Yovich & Co. Market Update - 9 January 2017
Jan 9, 2017 | Commentary
Global Economic and Equity Market Outlook 2017
The macro backdrop is one of modest acceleration in global GDP growth, with assessed upside risks to the Credit Suisse view of 3.0% global GDP growth in 2017. Credit Suisse have also recently raised their mid-year 2017 target on the S&P 500 to 2,350 (an increase of 4% from current levels) from their previous forecast of 2,200. Key positive factors expected to support equities going into 2017 include:
- Equities are an under-owned inflation hedge,
- Earnings revisions are at a five-year high,
- A shift in policy, moving away from negative interest rate policy towards fiscal easing,
- Still reasonably elevated equity risk premium,
- On-going excess liquidity,
- Rising economic momentum, and
- Trump a net positive for equities – via fiscal stimulus, corporate tax cuts and deregulation.
Nevertheless, Credit Suisse has forecasted a down market in 2H2017 and has an end-2017 target of 2,300. Underpinning the expectation of a more challenging environment for equities includes:
- The potential negative impact of US bond yields rising above their forecast 3% end of 2017 level,
- Rising US wages squeezing profit margins,
- Business model and political risks remain unusually high, and
- The risk of China refocusing on reform rather than pro-growth policies.
NZ Economic and Market Outlook 2017
FNZC are forecasting annual average GDP growth for the NZ economy over the calendar 2016 and 2017 years of 3.4% and 3.0% respectively. This compares with a long-run average GDP growth rate of around 2.5%. This above trend domestic economic backdrop is expected to be supported by high net migration, strong construction sector activity, robust tourism growth, together with accommodative monetary policy settings.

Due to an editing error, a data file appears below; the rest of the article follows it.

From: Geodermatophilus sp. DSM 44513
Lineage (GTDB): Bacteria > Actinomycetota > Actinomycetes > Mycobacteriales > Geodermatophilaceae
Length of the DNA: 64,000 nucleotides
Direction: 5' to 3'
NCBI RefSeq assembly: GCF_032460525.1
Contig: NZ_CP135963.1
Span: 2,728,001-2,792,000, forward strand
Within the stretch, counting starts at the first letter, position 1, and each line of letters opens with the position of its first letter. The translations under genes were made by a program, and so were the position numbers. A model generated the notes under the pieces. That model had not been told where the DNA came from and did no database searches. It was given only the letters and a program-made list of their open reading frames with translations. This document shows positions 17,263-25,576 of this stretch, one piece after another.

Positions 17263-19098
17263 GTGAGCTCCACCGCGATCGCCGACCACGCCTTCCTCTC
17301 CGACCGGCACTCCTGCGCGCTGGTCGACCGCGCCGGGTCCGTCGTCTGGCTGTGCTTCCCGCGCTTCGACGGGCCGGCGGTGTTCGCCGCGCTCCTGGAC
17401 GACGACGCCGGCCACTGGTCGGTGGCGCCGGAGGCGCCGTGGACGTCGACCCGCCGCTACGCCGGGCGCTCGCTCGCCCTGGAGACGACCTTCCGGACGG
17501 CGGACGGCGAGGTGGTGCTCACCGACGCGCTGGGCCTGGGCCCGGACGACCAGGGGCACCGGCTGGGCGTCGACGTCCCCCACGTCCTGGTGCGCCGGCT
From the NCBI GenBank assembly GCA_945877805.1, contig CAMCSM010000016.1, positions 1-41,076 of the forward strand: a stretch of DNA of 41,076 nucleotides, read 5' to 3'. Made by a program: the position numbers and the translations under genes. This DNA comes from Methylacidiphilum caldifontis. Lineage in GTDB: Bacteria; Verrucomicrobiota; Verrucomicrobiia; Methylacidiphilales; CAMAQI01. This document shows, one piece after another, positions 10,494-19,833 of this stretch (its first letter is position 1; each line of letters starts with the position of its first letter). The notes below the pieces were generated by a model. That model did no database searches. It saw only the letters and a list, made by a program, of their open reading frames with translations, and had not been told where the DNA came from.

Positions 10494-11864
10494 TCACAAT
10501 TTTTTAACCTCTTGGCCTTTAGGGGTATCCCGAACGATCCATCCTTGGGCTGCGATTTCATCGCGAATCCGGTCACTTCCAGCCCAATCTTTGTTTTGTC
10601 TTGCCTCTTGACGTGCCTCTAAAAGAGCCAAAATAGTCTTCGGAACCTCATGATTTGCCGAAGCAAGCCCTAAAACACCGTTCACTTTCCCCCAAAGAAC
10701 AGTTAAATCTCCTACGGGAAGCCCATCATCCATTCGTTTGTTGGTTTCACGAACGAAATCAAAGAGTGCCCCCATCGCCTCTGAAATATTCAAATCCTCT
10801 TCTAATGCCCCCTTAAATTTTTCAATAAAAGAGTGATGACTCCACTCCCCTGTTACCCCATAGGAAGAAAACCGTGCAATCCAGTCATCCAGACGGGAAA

Nevertheless, it is reasonably clear that a large contributor to the recent robust rate of growth in real headline GDP has been the sharp rise in population growth, which is currently increasing at a rate of around 2.1% YoY. In addition, around two-thirds of this population growth reflects historic high levels of net migration. As a result, removing the current rate of population growth shows the annual pace of per capita GDP growth at a considerably more modest 1.4% YoY.
Key risks to this above trend domestic GDP growth profile include developments in the global economy (Euro-area economy prospects, potential Trump administration policies and Chinese growth concerns), together with the risks associated with a sharp correction in the elevated domestic housing market. In addition, we would also add to the domestic risk profile the prospect of the rise in political uncertainty and associated potential for policy changes in the wake of the upcoming general election – which needs to be held by 18 November 2017.
Despite a profile of above trend GDP growth, headline inflation and inflation expectations continue to remain subdued – although there are increasing signs that domestic inflationary pressures have likely troughed. In particular, after recording a modest annual increase in CPI inflation of 0.4% YoY over the September 2016 quarter, we expect inflation to move back to within the 1-3% inflation target range in the December 2016 quarter.
Following the 25 bps cut in the OCR to 1.75% at the RBNZ’s November Monetary Policy Statement (MPS) we assess that the most likely scenario is for an unchanged OCR over the whole of the 2017 year. Moreover, we assess that the current OCR level of 1.75% - in the absence of a significant downside shock – likely represents a trough in the current interest rate cycle. Thereafter, as headline inflation begins to move back towards the targeted 2% targeted mid-point, we expect the RBNZ to gradually begin the process of removing its accommodative monetary policy settings over the first half of 2018.
At the long-end of the curve, given the historic close correlation between movements in the US and NZ yields, we expect NZ 10-year bond yields to follow US rates higher. In particular, we expect the current NZ 10-year bond yield of 3.3% to move up to around the 4.0% level by the end of next year. With regards to the NZ dollar prospects, Credit Suisse expect a relatively modest depreciation over the year ahead, with the NZD/USD exchange rate expected to ease back from its current 0.72 level to around 0.71 and 0.69 over the 3-month and 12-month forecast horizons respectively.
The above analysis was sourced from First NZ Capital Research.
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